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Every 66 seconds, someone in the U.S. develops Alzheimer’s

Marking Alzheimer’s & Brain Awareness Month, USC researchers analyze big data, help caregivers and create preventive medication to discover factors that protect us as we age

older man trying to get dressed sits on bed
Patients with dementia often struggle with daily tasks. (Photo/iStock)

More than 70 USC researchers from across disciplines are dedicated to the prevention, treatment and potential cure of Alzheimer’s disease, which kills more than breast cancer and prostate cancer combined.

USC researchers are analyzing brain scans and big data, creating preventive medication, developing a vaccine, tracing disease progression, helping caregivers, building socially assistive robots and more to address Alzheimer’s and the complex problems that come with it.


The savvy caregiver

Maria Aranda

“Although serving as a caregiver to a family member with dementia can be meaningful, evidence suggests this type of caregiving can lead to early death or, in less extreme cases, be harmful mentally, emotionally and physically.

“We are currently testing The Savvy Caregiver Program, which is a training series designed to build health literacy, provide caregiving skills and develop a healthy caregiving outlook for family members. We hope to identify the components of the caregiver intervention program that are effective and that can be adopted by health and community-based organizations in the near future.”

MARIA ARANDA
Associate professor at the USC Suzanne Dworak-Peck School of Social Work


Obesity and Alzheimer’s

Christian Pike

“Risk for Alzheimer’s disease is affected by lifestyle factors such as obesity. Our recent research indicates that obesity increases the risk of Alzheimer’s disease in mice with certain genes. Understanding how genes and environment interact to affect the development of Alzheimer’s is essential for identifying high-risk populations and for developing targeted interventions.”

CHRISTIAN PIKE
Professor at the USC Leonard Davis School of Gerontology


Intervening early is key

Michael Rafii“Much like how doctors treat high cholesterol to reduce the risk of heart attacks and stroke, we may be able to intervene in Alzheimer’s disease before the disease becomes advanced in two of our clinical studies.”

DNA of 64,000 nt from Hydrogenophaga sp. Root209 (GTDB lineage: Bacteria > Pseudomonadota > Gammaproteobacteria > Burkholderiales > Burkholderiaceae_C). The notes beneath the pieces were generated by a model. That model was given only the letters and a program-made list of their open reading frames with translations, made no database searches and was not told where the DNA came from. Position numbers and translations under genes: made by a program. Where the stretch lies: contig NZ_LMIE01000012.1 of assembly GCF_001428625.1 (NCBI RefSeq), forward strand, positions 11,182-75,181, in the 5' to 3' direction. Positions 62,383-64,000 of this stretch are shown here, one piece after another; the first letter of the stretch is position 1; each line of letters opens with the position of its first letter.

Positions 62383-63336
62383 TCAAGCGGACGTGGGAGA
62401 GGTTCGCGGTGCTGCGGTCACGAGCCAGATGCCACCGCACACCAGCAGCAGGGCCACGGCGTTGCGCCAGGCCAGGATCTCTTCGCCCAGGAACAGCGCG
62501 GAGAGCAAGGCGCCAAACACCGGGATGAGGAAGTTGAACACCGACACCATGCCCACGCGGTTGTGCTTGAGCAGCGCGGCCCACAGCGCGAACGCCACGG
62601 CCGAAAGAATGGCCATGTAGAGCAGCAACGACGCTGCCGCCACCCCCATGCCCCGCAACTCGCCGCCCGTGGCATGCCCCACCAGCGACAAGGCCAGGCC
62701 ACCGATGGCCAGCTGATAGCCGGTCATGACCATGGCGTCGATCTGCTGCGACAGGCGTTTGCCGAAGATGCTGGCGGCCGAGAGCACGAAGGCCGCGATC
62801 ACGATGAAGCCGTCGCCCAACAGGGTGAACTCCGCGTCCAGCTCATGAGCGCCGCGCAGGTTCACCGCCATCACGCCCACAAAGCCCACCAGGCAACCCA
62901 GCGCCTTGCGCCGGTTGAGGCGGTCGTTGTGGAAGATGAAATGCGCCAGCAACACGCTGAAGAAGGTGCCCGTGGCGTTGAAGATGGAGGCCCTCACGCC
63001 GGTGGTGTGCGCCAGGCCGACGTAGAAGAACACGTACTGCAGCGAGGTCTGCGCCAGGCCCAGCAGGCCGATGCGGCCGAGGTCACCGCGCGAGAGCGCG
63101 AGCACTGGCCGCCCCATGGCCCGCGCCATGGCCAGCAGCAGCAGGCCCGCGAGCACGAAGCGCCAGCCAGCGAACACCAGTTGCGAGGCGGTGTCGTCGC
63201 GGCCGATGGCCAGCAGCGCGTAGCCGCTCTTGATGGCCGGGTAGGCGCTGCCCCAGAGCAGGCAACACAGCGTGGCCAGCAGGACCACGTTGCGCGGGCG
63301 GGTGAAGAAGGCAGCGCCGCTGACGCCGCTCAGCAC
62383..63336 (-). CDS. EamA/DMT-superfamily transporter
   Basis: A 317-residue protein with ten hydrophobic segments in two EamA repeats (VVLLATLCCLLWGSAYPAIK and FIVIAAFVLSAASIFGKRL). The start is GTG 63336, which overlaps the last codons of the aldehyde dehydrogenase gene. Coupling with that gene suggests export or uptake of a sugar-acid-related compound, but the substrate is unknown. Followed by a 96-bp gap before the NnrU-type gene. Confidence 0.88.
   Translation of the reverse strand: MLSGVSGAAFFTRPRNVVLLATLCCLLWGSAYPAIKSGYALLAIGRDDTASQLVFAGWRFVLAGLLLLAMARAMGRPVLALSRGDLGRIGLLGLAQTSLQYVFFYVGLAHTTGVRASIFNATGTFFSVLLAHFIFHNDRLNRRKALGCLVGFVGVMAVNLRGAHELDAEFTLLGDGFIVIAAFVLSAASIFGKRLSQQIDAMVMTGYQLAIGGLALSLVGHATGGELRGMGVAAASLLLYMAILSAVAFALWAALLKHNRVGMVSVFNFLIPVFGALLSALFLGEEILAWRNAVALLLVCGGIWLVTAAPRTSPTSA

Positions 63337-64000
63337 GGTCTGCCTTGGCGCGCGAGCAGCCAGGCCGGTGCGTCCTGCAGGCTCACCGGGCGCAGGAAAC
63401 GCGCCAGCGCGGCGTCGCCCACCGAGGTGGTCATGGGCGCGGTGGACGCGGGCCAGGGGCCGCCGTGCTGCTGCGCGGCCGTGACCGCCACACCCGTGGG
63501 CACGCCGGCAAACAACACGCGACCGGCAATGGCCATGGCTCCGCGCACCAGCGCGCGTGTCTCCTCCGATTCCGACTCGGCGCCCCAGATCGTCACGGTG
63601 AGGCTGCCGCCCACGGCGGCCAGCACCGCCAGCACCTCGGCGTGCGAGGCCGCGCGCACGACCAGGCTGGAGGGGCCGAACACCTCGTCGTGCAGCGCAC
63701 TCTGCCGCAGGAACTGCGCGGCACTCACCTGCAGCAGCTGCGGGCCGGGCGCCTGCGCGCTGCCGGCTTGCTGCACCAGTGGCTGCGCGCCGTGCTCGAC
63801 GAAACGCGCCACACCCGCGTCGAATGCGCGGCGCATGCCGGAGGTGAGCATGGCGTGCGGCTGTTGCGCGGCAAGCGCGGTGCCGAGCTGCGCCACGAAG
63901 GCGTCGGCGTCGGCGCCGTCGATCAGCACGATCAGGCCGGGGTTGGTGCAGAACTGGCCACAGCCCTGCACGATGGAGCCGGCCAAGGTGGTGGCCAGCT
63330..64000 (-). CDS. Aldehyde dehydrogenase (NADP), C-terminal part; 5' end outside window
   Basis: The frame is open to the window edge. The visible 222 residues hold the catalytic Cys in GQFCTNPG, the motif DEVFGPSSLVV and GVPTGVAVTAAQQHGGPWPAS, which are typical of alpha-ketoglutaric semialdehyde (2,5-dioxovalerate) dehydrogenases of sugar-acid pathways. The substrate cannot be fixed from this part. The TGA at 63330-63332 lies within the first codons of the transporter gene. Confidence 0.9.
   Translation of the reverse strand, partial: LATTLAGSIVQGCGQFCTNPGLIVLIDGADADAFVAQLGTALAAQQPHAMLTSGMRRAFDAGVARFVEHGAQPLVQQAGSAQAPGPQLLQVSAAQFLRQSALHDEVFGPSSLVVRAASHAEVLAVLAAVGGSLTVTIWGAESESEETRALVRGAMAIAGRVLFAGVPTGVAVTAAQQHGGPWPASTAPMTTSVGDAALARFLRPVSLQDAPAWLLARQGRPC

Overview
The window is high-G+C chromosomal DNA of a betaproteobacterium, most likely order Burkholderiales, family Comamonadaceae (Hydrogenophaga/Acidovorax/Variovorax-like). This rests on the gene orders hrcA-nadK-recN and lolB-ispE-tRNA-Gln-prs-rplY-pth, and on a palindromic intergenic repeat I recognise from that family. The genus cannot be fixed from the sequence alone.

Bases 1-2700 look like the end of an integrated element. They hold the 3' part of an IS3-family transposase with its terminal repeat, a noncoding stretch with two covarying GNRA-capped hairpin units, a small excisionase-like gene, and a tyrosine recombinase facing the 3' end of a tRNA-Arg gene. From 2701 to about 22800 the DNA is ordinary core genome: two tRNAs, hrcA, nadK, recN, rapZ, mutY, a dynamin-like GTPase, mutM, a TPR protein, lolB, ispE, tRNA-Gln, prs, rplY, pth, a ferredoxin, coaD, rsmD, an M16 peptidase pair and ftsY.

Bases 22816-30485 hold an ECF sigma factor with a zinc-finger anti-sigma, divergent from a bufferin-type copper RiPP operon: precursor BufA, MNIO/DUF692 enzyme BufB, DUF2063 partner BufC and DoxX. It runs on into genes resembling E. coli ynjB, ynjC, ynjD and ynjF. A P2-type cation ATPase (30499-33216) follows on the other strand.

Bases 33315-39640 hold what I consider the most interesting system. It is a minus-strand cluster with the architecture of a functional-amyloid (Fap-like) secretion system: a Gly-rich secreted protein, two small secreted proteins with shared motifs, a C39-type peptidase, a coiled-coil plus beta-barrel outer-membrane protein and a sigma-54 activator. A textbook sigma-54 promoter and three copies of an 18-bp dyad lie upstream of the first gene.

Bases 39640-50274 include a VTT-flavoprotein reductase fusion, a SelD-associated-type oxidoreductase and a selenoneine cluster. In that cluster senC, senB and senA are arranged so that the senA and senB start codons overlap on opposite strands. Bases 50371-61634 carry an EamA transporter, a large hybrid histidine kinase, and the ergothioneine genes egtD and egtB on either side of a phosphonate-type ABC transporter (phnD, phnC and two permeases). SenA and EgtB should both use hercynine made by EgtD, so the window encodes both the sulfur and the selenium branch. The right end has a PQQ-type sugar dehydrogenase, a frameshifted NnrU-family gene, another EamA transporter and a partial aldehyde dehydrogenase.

MICHAEL RAFII
Associate professor of clinical neurology at the Keck School of Medicine of USC


Identifying the beginnings of Alzheimer’s

John Ringman

“We now know Alzheimer’s changes the brain 15 to 20 years before symptoms begin to show. In a small number of highly genetic Alzheimer’s cases, 1 in 2 children of affected persons may inherit the gene and be destined to develop the disease, typically at a relatively young age.

“We can study these individuals while they are still pre-symptomatic, allowing us to identify early changes occurring in the brain. We have been studying members of these unique families for almost 20 years and are testing medications to prevent Alzheimer’s in this population.”

JOHN RINGMAN
Helene and Lou Galen Professor of Clinical Neurology at the Keck School of Medicine


An Alzheimer’s vaccine

Lon Schneider

“To prevent the onset of Alzheimer’s, we will use an amyloid vaccine in people who carry the high-risk gene but do not have symptoms. We are just starting this unique, multicenter clinical trial.”

LON SCHNEIDER
Professor of psychiatry and the behavioral sciences at the Keck School of Medicine


Cracking the brain’s genetic code

“A revolution in our understanding of brain aging will come as the global scientific community works together to discover factors that protect us as we age. We have already discovered a range of hotspots in our DNA that boost or impair our brains as we age. By pooling DNA and brain scans from over 30,000 people across the world, we are beginning to crack the brain’s genetic code — including the remarkable code that shapes the brain’s memory system, the hippocampus.”

PAUL THOMPSON
Associate director of the USC Mark and Mary Stevens Neuroimaging and Informatics Institute at the Keck School of Medicine

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Every 66 seconds, someone in the U.S. develops Alzheimer’s

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